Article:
If you lived in the countryside or rural areas where it was ok to let your dog run free, there may come a point where your pooch has to learn some "in town manners"
Even if you never need a leash where you live, there will come a time such as a Veterinarian visit or an emergency where they should be trained to use a leash. But just how do you teach an old dog new tricks?
Start slow and with the right equipment. This is not the time to simply hook him to a lead and expect him to walk by your side. You need to stay in control so the worst thing you can do is hook him up to one of those extending leads that have him miles in front of you, all that will do is give him control instead of you and you will go for a run whether you want to or not.
Many senior dogs are still quite active and can give you a run for your money if they get excited enough or see something they want to look closer at. I remember chasing my 12 year old dog through a field because she saw a squirrel and she could outrun me.. Here are a few steps that will have him walking nicely by your side.
Tire a Wired Dog If you have an older dog that is still very hyper or active, then the best way to start this exercise is to get him tired out. Play catch with a ball, in the yard or play games with him so that he is not going crazy with energy. When you first get home from work, it would be best to get him tired and spend some fun time with him in a secure yard, especially if he has been cooped up all day. You are more likely to get his attention and cooperation if he is calm.
Once you have FIDO tired out and happy, you can start your leash training. You don't want your arm ripped out of its socket by an excited dog. This will just cause stress and they will not associate this exercise with fun!
Harness When you start leash training, even on an older dog, you need to have control. It can be hard to control a dog with just a collar and a lead. Using a harness will give you more control especially when it comes to them pulling on the leash. Depending on your dog, depends on the size you get. You can get a simple strap harness as the one below, or a fuller vest style.
By adding a harness that works for your dog, you can simply attach the lead to this harness and there will be no choking or pain to your dog which can happen with many collars, or sometimes if the dog is strong enough, the collar simply slides off. This is one of the best ways to gain control of your dog.
You might want to start by letting them wear it around the house to get used to it. Give them treats when they behave wearing it, and this way, they will associate this harness with a nice activity such as a walk. We had very strong dogs even into their senior years, and many times this was the only way I felt confident using a leash. You are spreading the load out to their chest area rather than just their neck, so it is better for you and them. No more tug of wars!
Short Leash Once you have them used to the harness, you want to either shorten or purchase a short lead. If you give your pet too much leash they have control of you. If they see a squirrel or cat or something interesting, they will bolt and you will end up bolting with them! To begin getting an older dog used to a leash he has to understand this is your gig.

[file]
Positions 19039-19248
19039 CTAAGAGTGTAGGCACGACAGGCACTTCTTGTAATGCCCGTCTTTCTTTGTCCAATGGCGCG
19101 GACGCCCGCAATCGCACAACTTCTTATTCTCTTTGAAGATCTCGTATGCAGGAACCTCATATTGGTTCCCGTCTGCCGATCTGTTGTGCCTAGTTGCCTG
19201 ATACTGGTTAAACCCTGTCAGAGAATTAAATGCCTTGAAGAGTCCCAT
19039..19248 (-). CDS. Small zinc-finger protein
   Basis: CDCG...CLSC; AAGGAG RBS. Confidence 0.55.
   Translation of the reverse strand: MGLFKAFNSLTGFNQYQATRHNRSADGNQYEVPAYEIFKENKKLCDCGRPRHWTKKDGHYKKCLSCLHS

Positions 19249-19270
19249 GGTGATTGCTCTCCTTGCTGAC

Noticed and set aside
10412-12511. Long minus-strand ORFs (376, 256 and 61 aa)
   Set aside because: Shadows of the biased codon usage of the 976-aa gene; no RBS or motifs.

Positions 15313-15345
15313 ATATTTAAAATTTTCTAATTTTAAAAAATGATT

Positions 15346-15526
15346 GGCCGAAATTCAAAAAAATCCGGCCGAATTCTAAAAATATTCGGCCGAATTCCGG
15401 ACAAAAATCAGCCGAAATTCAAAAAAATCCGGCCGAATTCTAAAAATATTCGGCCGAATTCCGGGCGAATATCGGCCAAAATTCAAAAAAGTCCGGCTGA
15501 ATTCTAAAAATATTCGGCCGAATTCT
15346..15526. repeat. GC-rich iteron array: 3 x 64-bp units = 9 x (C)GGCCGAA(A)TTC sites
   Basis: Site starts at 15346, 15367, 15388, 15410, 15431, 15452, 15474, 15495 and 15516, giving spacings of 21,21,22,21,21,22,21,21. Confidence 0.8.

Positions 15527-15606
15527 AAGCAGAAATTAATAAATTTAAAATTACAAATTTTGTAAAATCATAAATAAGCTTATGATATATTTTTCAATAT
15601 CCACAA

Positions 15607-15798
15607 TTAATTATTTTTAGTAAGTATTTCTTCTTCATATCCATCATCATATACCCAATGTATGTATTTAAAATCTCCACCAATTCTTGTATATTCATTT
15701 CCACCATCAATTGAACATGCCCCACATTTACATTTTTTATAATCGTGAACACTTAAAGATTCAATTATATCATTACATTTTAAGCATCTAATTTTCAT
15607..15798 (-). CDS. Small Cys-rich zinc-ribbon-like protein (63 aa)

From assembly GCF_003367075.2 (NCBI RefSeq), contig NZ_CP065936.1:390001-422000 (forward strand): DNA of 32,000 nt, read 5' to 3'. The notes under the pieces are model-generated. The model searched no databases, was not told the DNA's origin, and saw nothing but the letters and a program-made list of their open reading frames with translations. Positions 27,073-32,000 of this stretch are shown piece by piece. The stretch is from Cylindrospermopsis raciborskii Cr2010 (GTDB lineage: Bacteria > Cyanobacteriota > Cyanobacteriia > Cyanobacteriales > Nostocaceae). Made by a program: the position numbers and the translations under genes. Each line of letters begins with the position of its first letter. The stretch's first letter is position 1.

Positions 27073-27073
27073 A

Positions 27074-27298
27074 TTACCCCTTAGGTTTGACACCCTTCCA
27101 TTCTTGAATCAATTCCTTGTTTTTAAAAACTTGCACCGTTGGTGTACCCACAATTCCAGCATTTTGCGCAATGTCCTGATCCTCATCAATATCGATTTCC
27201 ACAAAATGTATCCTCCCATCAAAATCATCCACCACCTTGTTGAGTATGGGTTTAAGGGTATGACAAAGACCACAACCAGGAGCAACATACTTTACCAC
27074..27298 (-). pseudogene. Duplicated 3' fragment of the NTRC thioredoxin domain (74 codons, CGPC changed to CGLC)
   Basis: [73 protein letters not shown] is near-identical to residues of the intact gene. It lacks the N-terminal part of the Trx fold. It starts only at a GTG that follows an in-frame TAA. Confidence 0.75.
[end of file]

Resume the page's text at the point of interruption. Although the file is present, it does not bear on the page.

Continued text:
Short Leash for Training Using the harness and a short leash will give you control and you can walk your dog by your side. You can react quickly if he tries to run. He won't be able to get the momentum to bolt with a short lead. You can purchase a short leash or shorten your own.
Walk Around House and Yard First Once you have the harness on and they are comfy, try attaching the leash and lead on. Keep your dog by your side every time he tries to go a different way, gently pull him back in. I find if you shorten the lead or get a specific short lead, you have control over his movements. These are really a good idea in town or if there are many people around. You don't want to get tangled or lose control.
You will feel more confident with a shorter leash in the beginning.
Even old dogs can pull and sometimes dart. You want both of you to enjoy the experience and he will eventually figure out he has to look to you to decide on the direction of movement.
Once you know he is calm, then head outdoors around the block, and give him a treat when you get back and tell him how well he did. He will have to get used to some new commands too.
Single Word Commands If he is already house trained and knows the basics, you will have to add some more words for commands. Keep them single words, it is much easier for an older dog to learn single word commands. Such as "heel" or whatever word you come up with to keep him by your side at the same time as a gentle tug back.
Like with anything new, practice. Every day try and take him out on the leash. He is less likely to try and turn and bite the lead if you do have it hooked to a harness and he will pretty quickly learn that this is something fun to do. When he is home in a secure yard or even at the dog park, let him free, but he has to get used to the idea that being put on a leash is not a bad thing, that it leads to fun.
Old dogs can learn new tricks!
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